of Ascended Master El Morya

Ascended Master El Morya


Yahweh appeared to him at the Oak of Mamre while he was sitting by the entrance of the tent during the hottest part of the day. He looked up, and there he saw three men standing near him. As soon as he saw them he ran from the entrance of the tent to meet them, and bowed to the ground. "My lord," he said, "I beg you, if I find favor with you, kindly do not pass your servant by. A little water shall be brought; you shall wash your feet and lie down under the tree. Let me fetch
a little bread and you shall refresh yourselves before going further. That is why you have come in your servant's direction." They replied, "Do as you say." Genesis 18:1-5, Jerusalem Bible


The "three Kings of Orient" probably were not kings at all but dubbed that by later tradition to fit the prophecy in Psalm 72:11, "All kings will do him homage." Rather, the "wise men from the East" were Magi, the priest class of Persia who were the "keepers of the sacred things, the learned of the people, the philosophers and servants of God," who also practiced the art of divination, soothsaying and astrology. During the Persian empire, they were advisers of kings, educators of princes, and were held in highest reverence.

The names of the three wise men are not mentioned in the Bible but appear to have arisen or been passed down through tradition. Eighth-century British historian Bede was the first to record their names as we know them today. Melchior signifies "king of light"; Caspar may come from the name of the Indian king Gondophares whom the apostle Thomas converted; Balthazar is the Chaldean name for Daniel.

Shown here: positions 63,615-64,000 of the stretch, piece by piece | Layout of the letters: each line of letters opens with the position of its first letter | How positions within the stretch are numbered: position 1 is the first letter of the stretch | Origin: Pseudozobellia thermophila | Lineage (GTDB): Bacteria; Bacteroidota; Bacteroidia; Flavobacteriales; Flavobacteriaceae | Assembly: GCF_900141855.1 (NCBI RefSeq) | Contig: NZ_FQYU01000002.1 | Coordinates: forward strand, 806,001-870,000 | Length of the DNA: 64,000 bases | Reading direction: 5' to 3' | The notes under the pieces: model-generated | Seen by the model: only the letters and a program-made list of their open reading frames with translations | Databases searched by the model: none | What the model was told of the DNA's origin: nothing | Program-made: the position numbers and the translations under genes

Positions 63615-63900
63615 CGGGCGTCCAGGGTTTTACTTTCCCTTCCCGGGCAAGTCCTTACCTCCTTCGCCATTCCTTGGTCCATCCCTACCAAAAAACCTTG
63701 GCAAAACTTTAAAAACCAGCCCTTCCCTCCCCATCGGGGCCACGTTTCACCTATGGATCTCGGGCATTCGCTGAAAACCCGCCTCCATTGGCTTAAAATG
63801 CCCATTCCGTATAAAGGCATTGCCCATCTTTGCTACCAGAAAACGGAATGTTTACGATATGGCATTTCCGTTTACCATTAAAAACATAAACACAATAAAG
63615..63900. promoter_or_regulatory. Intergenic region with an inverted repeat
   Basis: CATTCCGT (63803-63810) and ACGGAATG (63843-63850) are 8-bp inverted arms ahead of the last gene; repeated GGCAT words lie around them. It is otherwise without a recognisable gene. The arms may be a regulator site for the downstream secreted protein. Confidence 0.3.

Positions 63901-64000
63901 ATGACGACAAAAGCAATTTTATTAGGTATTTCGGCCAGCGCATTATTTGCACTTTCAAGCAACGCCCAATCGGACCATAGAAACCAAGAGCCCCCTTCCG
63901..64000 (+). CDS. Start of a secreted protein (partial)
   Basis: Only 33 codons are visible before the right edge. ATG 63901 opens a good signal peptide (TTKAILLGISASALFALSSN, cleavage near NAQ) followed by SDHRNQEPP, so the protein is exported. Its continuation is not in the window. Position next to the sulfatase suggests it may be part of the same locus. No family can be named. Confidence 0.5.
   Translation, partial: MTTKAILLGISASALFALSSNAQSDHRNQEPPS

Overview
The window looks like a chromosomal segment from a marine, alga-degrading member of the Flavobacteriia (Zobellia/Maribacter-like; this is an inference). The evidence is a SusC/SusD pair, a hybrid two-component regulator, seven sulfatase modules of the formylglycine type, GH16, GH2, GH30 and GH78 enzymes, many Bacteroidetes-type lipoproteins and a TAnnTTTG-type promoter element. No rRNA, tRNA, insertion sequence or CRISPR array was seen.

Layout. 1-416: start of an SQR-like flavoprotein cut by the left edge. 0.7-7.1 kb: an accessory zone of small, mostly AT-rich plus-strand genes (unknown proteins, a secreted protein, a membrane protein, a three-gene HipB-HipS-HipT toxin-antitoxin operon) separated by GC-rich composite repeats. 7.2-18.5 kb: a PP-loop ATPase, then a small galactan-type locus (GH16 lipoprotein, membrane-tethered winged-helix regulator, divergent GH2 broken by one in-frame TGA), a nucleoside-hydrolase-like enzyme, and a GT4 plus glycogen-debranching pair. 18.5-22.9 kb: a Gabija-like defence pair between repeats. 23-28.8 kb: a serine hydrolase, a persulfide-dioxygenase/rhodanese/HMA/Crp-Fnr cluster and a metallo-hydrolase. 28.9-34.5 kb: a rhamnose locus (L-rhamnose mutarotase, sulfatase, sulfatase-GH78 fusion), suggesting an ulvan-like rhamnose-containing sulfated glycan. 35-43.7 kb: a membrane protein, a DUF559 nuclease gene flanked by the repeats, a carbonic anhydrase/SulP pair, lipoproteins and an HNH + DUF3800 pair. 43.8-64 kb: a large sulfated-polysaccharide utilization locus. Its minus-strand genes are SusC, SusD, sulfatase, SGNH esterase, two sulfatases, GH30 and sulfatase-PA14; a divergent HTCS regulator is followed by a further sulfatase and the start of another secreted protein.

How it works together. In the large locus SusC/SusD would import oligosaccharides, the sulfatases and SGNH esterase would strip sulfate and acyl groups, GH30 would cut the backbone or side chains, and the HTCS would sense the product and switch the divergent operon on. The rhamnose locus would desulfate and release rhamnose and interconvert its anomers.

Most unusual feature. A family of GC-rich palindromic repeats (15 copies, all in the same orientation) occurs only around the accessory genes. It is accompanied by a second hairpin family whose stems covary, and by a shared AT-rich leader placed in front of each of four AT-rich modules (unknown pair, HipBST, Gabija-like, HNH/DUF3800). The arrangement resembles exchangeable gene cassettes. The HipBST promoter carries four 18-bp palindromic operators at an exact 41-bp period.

Then Arthur charged his warrior whom he loved
And honour'd most, Sir Lancelot, to ride forth
And bring the Queen...
To whom arrived, by Dubric the high saint,
Chief of the church in Britain, and before
The stateliest of her altar-shrines, the King
That morn was married, while in stainless white,
The fair beginners of a nobler time,
And glorying in their vows and him, his knights
Stood round him, and rejoicing in his joy....
And holy Dubric spread his hands and spake:
"Reign ye, and live and love, and make the world
Other, and may thy Queen be one with thee,
And all this Order of thy Table Round
Fulfil the boundless purpose of their King!"

Alfred Lord Tennyson
"The Coming of Arthur"
Idylls of the King


Serving two masters proved impossible for Thomas Becket. As friend and lord chancellor to King Henry II of England, he warned him he could not also serve as archbishop. "Should God permit me to be the archbishop of Canterbury," he said, "I would soon lose your Majesty's favor, and the affection with which you honor me would be changed into hatred." Upon becoming archbishop, therefore, he resigned his post as chancellor. Having been assigned the highest office of the Roman Church in Britain, answerable to the pope alone, he fulfilled it meticulously. When Henry's wishes clashed with the interests of the Church, Thomas refused to grant them. He was later forced to flee to France where he entered a monastery. But after the French king arranged a reconciliation between Thomas and his king, the archbishop returned home, remarking to the bishop of Paris, "I am going to England to die.

"After a tumultuous welcome by the British people, he returned to Canterbury. But the inevitable clash with Henry took place when he refused to rescind his excommunication of three rebellious bishops. Upon hearing of this the king went into a rage and is said to have demanded, "Will